One further factor that has been discussed as an agency cue is the affective valence of the effect (Wilke et al., 2012; Synofzik et al., 2013; Gentsch and Synofzik, 2014). SoA ratings are higher (Beyer et al., 2017; Barlas et al., 2018) and intentional binding is often stronger (Christensen et al., 2016; Yoshie and Haggard, 2017; but see Moreton et al., 2017; Barlas et al., 2018) for positive compared to negative effects. For instance, intentional binding is stronger for effects associated with monetary reward (which is thought to induce positive emotions) than monetary loss (which is thought to induce negative emotions, Takahata et al., 2012) and for positive emotional sounds (e.g., cheers, laughs) than for negative emotional sounds (e.g., screams, retches) as effects (Yoshie and Haggard, 2013). Likewise, people are more likely to attribute positive effects to themselves than negative effects (Gentsch et al., 2015). One explanation for such results is that the self-serving bias, a cognitive distortion of reality, influences SoA (Takahata et al., 2012; Barlas and Obhi, 2014; Christensen et al., 2016). In order to enhance ones self-worth or self-esteem (for an overview see Shepperd et al., 2008) people tend to attribute positive outcomes internally to one’s own actions, own skills, personal traits, character, or efforts, whereas negative outcomes are attributed externally to actions of others or situational circumstances (Bradley, 1978; Greenberg et al., 1982; Shepperd et al., 2008).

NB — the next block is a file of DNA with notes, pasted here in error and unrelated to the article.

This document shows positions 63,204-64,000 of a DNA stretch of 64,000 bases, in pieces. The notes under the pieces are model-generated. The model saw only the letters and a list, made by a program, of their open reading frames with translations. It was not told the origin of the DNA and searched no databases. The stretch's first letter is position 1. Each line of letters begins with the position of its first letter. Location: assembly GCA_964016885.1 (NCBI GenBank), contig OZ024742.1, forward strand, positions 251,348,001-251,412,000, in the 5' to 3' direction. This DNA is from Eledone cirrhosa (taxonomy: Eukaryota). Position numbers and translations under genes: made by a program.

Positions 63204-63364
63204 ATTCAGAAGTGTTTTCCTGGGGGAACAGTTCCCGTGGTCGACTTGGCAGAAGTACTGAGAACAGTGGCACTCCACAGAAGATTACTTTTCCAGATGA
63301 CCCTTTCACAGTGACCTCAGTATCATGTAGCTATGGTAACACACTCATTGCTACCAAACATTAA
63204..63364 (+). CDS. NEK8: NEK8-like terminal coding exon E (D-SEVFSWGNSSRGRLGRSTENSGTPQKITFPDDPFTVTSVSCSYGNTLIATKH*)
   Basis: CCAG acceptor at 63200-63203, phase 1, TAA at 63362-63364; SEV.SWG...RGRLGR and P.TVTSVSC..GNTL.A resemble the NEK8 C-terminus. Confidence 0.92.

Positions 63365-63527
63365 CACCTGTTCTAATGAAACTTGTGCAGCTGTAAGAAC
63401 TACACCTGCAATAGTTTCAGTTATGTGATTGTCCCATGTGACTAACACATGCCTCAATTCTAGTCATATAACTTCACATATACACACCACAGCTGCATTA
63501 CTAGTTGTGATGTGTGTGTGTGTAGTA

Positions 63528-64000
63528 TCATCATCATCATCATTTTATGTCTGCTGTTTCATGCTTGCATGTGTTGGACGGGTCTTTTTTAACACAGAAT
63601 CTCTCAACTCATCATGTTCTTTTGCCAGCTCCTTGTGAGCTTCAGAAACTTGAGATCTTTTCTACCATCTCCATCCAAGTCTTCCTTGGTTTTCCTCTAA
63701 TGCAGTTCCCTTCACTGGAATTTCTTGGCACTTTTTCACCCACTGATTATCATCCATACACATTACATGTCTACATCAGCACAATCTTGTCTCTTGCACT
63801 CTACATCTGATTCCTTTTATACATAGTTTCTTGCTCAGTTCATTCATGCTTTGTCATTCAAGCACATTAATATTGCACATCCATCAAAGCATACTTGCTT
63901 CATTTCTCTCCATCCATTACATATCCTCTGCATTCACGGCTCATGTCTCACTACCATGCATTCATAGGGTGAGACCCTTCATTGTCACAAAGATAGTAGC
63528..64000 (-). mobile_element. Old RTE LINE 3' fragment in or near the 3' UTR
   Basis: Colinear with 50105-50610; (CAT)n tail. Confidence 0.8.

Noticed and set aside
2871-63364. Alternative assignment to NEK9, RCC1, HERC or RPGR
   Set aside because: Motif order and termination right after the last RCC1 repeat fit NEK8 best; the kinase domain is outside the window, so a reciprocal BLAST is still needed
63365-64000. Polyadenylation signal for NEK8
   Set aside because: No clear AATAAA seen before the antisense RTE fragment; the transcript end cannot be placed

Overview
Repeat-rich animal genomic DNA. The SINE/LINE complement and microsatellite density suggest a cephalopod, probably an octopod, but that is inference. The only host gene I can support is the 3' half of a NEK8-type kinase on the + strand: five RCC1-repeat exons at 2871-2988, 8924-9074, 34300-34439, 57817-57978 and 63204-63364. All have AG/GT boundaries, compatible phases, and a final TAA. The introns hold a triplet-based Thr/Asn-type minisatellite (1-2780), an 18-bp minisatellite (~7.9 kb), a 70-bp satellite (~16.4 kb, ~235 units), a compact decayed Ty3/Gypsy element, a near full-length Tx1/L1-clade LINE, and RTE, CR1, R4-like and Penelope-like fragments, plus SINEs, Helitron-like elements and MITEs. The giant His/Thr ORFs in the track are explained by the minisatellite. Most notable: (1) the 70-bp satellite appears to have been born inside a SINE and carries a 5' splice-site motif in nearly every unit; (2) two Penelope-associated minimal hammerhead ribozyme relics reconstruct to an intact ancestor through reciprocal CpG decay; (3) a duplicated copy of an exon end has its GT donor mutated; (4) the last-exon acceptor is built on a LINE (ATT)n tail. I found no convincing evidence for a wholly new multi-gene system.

Even though it has been shown that people use different agency cues to estimate their SoA over actions or effects, the question arises whether agency cues are used similarly across different cultures. Western and Eastern cultures differ in self-related constructs and construals of the self (Markus and Kitayama, 1991; Heine, 2001). Those differences may extend to conceptions of SoA over actions and effects (Frith, 2013; Voyer and Franks, 2014). Western cultures are more individualistic and characterized by the pursuit of individual goals, behavior based on personal attitudes, and an independent self (Hui and Triandis, 1986; Triandis, 2001). In contrast, Eastern cultures are more collectivistic and characterized by the pursuit of in-group goals, behavior based on in-group norms, and a self, which is interdependent with other members of the group (Hui and Triandis, 1986; Triandis, 2001). Those differences also extend to information processing strategies (Nisbett and Miyamoto, 2005). Holistic information processing with a focus on relationships and similarities between objects as well as the context in which an object is located is more common in Eastern cultures, whereas analytic information processing with a focus on salient objects independent from the context is more common in Western cultures (Nisbett and Miyamoto, 2005). Additionally, cultures differ in their processing and expression of emotions (Kitayama et al., 2000). Ego-focused emotions (e.g., anger, pride), which have the individuals’ internal state like own desires and the individual’s own goals as primary referents, are more frequently expressed and experienced in Western cultures, whereas other-focused emotions (e.g., sympathy), which have another person as primary referent, are more frequently experienced in Eastern cultures (Kitayama et al., 2000, 2006). Further, Eastern cultures are more likely than Western cultures to incorporate information from the social context into the processing of emotions (Masuda et al., 2008).